Dear Bragging Moms: A Lesson in Bragging Etiquette

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Nothing gets on my nerves more than a bragging mom.

However, there is a time and a place for everything, even bragging. Read more for my very opinionated guide to bragging etiquette.

Cool: “My Kid is Awesome” bragging statements

It’s perfectly fine to say that your kids are awesome. Let your kids know that you are proud of them. Show others that you are proud of your children.

Example:

“OHMYGARFOOGLENESS! Johnny just sat up for .29 seconds! He is the best baby everrrrr!”

Enjoy the milestones, and enjoy spending time with your children. They are only this age once!

[dis]honorable mention: Exhaustingly long home videos of your child doing absolutely nothing.

Try to keep them under 2 minutes. Three is a maximum unless your child is actively performing something. Bottom line: If your baby does something that lasts 5 seconds, don’t make your friends watch a video as long as a movie trailer.

Oh, and if you are making a video slideshow of photographs, NEVER keep the photo up longer than 4 seconds. A 2.5-3 second duration per slide is where you want to shoot for. Exception: A shot featuring more than 6 people. Don’t give more than one half second for each Very Important Person.

Not Cool: “My progeny is more awesome than thine own” bragging statements

What is not acceptable is to chase one parent’s “My Kid is Awesome” statement with a statement that not only robs the first mother of her brief spotlight, but also punches her in the ovaries and digs through her pocket for loose change.

Example:

“Suzy spoke her first word today. She’s only ten months old! I thought that she would have been at least a year before she said anything!”

“Marcus just memorized Hamlet’s soliloquy from Act III, Scene One. He’s only two! Marcus! Come show mommy’s friends how refined you are!”

This is the quintessential bragging that has caused plenty of passive-aggression amongst women. This is common in person, but even more common online. I can’t tell you how many times I see this happening on Facebook! I keep quiet out of niceness, but part of me just wants to reply,

Wow, your child is so advanced! He must get that from his father’s side.

For some guilty-pleasure reading, check out this article from ParentsConnect.com: Best Comebacks to One-Upping Moms (My favorite is slide #9)

Not Cool: “My Kid is Awful” dragging statements

This is the opposite extreme of bragging. I call it “dragging” because you are dragging your child through the mud when you say such things. I CAN’T STAND IT when people complain about how awful their kids are.

Rant directed towards those who complain about their children:

  1. “Concern” is not “complaining.” You can genuinely be concerned about a behavioral problem, and talk about it as a concerned parent.
  2. Suck it up. That is your child, not a mobile phone. You can’t upgrade.
  3. You child is not Satan or Hitler or the Marquis de Sade. Things could be worse.
  4. You ungrateful, spiteful…Do you know how many people would die for the chance to have a child?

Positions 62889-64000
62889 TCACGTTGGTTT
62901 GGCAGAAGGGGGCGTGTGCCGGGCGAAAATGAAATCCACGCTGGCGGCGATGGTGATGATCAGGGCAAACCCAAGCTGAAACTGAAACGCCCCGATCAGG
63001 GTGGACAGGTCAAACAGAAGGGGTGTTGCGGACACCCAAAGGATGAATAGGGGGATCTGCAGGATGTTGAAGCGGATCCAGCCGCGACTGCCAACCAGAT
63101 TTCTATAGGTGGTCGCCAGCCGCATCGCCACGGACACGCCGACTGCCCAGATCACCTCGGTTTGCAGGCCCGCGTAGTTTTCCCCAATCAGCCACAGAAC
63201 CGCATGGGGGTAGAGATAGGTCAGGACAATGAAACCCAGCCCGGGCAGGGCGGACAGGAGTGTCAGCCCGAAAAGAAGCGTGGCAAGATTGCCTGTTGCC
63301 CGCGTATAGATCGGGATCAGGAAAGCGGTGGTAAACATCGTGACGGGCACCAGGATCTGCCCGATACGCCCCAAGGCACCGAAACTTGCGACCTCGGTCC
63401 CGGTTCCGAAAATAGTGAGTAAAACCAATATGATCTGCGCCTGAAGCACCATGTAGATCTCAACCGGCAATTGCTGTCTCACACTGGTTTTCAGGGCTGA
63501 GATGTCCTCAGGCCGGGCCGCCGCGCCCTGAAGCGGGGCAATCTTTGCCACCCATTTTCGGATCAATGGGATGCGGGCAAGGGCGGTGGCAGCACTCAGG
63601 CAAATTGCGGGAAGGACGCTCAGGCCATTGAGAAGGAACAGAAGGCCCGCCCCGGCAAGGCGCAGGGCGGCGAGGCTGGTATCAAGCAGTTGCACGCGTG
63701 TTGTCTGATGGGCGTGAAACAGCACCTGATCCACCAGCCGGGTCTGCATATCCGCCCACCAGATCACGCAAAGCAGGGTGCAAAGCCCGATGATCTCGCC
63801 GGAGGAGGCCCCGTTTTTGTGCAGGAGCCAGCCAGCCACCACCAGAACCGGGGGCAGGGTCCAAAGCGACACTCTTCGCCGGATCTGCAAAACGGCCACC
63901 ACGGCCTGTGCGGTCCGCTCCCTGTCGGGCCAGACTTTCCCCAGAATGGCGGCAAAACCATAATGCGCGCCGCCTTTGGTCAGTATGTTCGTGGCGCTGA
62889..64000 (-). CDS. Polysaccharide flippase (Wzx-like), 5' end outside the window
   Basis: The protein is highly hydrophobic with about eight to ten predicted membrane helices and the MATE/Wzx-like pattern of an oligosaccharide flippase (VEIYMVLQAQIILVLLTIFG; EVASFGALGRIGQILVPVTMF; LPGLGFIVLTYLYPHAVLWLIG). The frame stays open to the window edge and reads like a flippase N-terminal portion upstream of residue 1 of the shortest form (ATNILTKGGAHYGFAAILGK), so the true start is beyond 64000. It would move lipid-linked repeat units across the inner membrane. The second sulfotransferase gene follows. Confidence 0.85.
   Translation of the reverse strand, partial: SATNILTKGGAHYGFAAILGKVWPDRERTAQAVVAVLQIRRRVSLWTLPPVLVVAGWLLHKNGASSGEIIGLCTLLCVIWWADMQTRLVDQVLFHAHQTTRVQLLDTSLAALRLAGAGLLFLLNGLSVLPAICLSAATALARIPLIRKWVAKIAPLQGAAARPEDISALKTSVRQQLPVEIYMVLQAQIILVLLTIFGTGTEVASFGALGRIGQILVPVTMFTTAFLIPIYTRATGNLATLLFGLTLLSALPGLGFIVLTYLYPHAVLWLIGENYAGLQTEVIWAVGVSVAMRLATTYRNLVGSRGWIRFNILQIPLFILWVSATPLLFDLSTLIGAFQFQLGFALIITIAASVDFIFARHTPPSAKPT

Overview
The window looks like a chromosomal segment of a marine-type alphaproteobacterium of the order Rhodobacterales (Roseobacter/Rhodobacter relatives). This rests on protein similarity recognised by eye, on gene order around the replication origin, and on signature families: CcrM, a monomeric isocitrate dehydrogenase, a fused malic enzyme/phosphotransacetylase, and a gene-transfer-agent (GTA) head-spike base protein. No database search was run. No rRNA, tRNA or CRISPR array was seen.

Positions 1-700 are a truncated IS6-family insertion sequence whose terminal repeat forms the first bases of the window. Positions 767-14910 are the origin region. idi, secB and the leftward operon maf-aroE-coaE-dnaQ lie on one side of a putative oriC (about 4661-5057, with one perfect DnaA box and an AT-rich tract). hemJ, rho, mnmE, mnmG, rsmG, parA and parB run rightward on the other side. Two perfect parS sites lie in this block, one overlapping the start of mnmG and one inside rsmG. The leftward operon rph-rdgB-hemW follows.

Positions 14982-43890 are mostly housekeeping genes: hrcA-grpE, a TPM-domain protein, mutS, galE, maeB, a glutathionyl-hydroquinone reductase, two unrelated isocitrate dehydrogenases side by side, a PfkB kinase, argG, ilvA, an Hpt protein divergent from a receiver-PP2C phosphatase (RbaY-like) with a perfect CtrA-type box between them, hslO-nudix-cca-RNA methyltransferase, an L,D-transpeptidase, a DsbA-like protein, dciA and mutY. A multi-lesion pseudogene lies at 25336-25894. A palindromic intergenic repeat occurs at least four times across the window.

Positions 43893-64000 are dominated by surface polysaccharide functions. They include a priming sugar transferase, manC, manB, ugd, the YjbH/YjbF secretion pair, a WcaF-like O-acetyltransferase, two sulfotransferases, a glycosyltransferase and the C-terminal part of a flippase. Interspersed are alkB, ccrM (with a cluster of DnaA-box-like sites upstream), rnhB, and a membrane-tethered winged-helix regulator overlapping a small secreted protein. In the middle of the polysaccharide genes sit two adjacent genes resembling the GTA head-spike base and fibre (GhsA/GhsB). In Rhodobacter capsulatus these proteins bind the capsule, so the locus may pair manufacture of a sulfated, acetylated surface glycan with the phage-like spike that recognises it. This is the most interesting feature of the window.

5. That child is half you. Try loving her half as much as you love yourself.
    • [OR] You accepted that child into your home and your family. Man up to that decision.
  6. If you treat your pet better than your child, please come see me in person so I can slap you in the face.
  7. If you aren’t making an effort to connect with your child, diagnose a problem, and work it out, then you have no right to complain.

Even Less Cool: Trying to one-down someone else (as opposed to “one-upping” them)

I don’t know why humans do this, but it is terrible that we so easily get into a competition of complaining about our children or husbands.

Example:

“Your child threw up on your computer? That’s nothing! My youngest smashed my iPad over his brother’s head!”

“Your husband got you a vacuum for your birthday? How awful! My idiot husband gave me a diet book!”

While it might seem like you are just sharing a laugh, usually the end result is bitterness against your family members.

Stop this pattern before it starts, otherwise someone will top all of you:

“Your husband complains about getting older? That must be really hard. I don’t know what that’s like…my husband died three years ago.”

Not so funny anymore, is it?

Ways to stop the vicious cycle:

  1. You could say something nice about your own husband/child, but that could come off as a “more awesome than thine own” statement.
  2. Better: compliment the person that was just dragged through the mud. “My daughter is so lazy!” “She must be exhausted from school and Volleyball practice. Hey, that was a great game last week! She did so well!”
  3. Remain quiet, and don’t seem amused. Don’t contribute. If you feel the urge to say something, imagine your family talking about your faults.
If something bothers you, confront your family member about it. Don’t submit their blunders as a headline for your local newspaper. Keep it in the family.
If your husband is frequently sent to the “doghouse,” send him to this video for a laugh.
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One thought on “Dear Bragging Moms: A Lesson in Bragging Etiquette

  1. One-downing. *shudder*

    I love expressing delight over things Li’l D has done, and hearing other parents’ delight in their own children. But the one time I met a mom who was straight-up bragging and trying to one-up my son by her son’s always-superior actions? Like you, I wanted to say: “He must have gotten this from his dad’s side.”

    Ugh.

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